Early-life Chronic Stressors, Rumination, and the Onset of Vulvodynia

Maheruh Khandker, Sonya S. Brady, Sarah A. Rydell, Rachel M. Turner, Pamela J. Schreiner, Bernard L. Harlow

Research output: Contribution to journalArticlepeer-review

2 Scopus citations

Abstract

Introduction: Vulvodynia is a debilitating, chronic vulvar pain condition. Community-based case-control studies have consistently shown associations between early-life chronic stressors and vulvodynia onset. Aim: We examined rumination as a specific stress response involved in the psychobiological mechanism of vulvodynia. Methods: A psychosocial survey with questions specific to early-life traumatic events and rumination were administered to 185 matched case-control pairs of women with and without vulvodynia. Conditional logistic regression was used to examine associations between rumination constructs (ie, total rumination, emotion-focused, instrumental, and searching for meaning) and vulvodynia onset. Conditional logistic regression was also used to determine whether these associations depended on early-life stressors (ie, severity of childhood abuse and of self-reported antecedent traumatic events). Age at interview, antecedent pain disorders, any childhood abuse, and antecedent psychiatric morbidity were included as covariates. Main Outcome Measures: We estimated the odds of rumination in relation to the onset of vulvodynia within a community-based and clinically confirmed sample of women with and without vulvodynia. Results: Vulvodynia was associated with the highest tertile of emotion-focused (odds ratio [OR] = 2.1; 95% CI = 1.2, 3.2) and instrumental (OR = 2.1; 95% CI = 1.1, 4.0) rumination. These associations were attenuated after additional adjustment for antecedent psychiatric morbidity. Among women who reported rumination about early-life stressors before vulvar pain in cases or matched reference age in control subjects, those with vulvodynia were >2 times more likely to report the highest tertile of total rumination (OR = 2.3; 95% CI = 1.1, 5.0) compared with those without vulvodynia. Clinical Implications: Healthcare providers may be able to identify subsets of women who could benefit from preventive measures before the development of vulvodynia. Strength & Limitations: This is the first study to use a community-based and clinically confirmed sample of women with and without vulvodynia to examine the associations between rumination about early-life trauma and the onset of vulvodynia. However, as with all retrospective studies, the reporting of information (eg, traumatic events) was subject to recall bias and misclassification. Conclusion: Our findings indicate that a prolonged cognitive stress response (ie, rumination) may be 1 important mechanism by which early-life chronic stressors contribute to the onset vulvodynia. Prospective studies are recommended to examine whether and how cognitive, affective, and physiological components of prolonged stress responses interact to influence the development of vulvodynia. Understanding both the psychobiological and behavioral mechanisms may help in addressing and treating individuals to potentially reverse the development of vulvodynia. Khandker M, Brady SS, Rydell SA, et al. Early-life Chronic Stressors, Rumination, and the Onset of Vulvodynia. J Sex Med 2019;16:880–890.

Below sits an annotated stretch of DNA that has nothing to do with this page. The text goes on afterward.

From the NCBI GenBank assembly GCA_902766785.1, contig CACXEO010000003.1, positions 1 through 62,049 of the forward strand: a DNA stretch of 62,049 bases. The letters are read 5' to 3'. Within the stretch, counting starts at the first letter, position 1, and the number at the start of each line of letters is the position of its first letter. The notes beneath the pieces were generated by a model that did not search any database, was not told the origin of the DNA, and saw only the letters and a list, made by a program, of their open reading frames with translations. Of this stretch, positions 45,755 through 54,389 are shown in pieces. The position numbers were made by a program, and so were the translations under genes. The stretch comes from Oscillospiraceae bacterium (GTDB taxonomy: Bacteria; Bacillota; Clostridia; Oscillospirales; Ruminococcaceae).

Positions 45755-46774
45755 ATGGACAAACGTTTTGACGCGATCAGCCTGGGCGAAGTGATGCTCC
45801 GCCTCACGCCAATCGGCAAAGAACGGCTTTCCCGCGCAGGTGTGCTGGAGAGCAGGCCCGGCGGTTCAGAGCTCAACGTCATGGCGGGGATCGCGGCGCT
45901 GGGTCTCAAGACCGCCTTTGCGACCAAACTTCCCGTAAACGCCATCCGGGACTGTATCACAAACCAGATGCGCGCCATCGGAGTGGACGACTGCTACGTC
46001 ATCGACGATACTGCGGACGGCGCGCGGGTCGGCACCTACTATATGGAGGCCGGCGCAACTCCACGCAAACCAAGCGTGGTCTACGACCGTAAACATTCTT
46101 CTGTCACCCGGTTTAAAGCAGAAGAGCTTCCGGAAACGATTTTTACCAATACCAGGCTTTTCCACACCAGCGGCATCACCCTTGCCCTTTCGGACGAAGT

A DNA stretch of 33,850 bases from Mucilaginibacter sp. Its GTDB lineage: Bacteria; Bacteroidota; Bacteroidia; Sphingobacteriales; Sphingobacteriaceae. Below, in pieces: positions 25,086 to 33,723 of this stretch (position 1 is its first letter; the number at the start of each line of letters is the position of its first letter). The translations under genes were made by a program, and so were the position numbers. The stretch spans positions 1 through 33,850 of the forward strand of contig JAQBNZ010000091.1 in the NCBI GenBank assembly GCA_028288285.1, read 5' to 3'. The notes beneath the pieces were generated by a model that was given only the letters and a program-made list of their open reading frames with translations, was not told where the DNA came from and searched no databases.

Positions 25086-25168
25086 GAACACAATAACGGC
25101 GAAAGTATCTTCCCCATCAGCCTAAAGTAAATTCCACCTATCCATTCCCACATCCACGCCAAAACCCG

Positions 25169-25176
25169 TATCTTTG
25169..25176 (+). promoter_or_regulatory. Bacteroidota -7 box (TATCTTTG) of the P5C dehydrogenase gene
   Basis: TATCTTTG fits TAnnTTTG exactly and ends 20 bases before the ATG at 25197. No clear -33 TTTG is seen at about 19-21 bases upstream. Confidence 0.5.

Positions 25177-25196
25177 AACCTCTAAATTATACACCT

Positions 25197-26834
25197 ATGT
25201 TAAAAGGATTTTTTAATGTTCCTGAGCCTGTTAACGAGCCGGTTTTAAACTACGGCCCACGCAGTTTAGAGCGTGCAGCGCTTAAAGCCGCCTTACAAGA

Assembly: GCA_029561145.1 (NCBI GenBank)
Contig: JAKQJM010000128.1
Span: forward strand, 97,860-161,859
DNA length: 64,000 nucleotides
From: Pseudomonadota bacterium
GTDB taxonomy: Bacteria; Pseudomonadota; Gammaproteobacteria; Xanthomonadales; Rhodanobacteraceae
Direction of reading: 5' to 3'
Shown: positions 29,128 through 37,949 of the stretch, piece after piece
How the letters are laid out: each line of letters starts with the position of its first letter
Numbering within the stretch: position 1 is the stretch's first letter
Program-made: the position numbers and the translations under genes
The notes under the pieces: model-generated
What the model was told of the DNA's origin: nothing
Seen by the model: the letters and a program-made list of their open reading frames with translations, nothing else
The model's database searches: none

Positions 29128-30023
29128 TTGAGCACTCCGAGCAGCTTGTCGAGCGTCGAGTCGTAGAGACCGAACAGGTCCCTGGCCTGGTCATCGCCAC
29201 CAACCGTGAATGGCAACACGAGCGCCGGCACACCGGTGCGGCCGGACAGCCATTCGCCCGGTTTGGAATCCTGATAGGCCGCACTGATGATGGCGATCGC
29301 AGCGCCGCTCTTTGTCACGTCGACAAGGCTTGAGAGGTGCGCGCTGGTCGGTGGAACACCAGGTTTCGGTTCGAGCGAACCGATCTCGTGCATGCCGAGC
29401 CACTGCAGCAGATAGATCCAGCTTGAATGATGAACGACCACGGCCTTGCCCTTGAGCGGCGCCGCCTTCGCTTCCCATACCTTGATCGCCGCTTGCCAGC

Original languageEnglish (US)
Pages (from-to)880-890
Number of pages11
JournalJournal of Sexual Medicine
Volume16
Issue number6
DOIs
StatePublished - Jun 2019

Keywords

  • Childhood Abuse
  • Early-Life Trauma
  • Perseverative Cogninition
  • Rumination
  • Vulvodynia
  • Women's Health

PubMed: MeSH publication types

  • Journal Article

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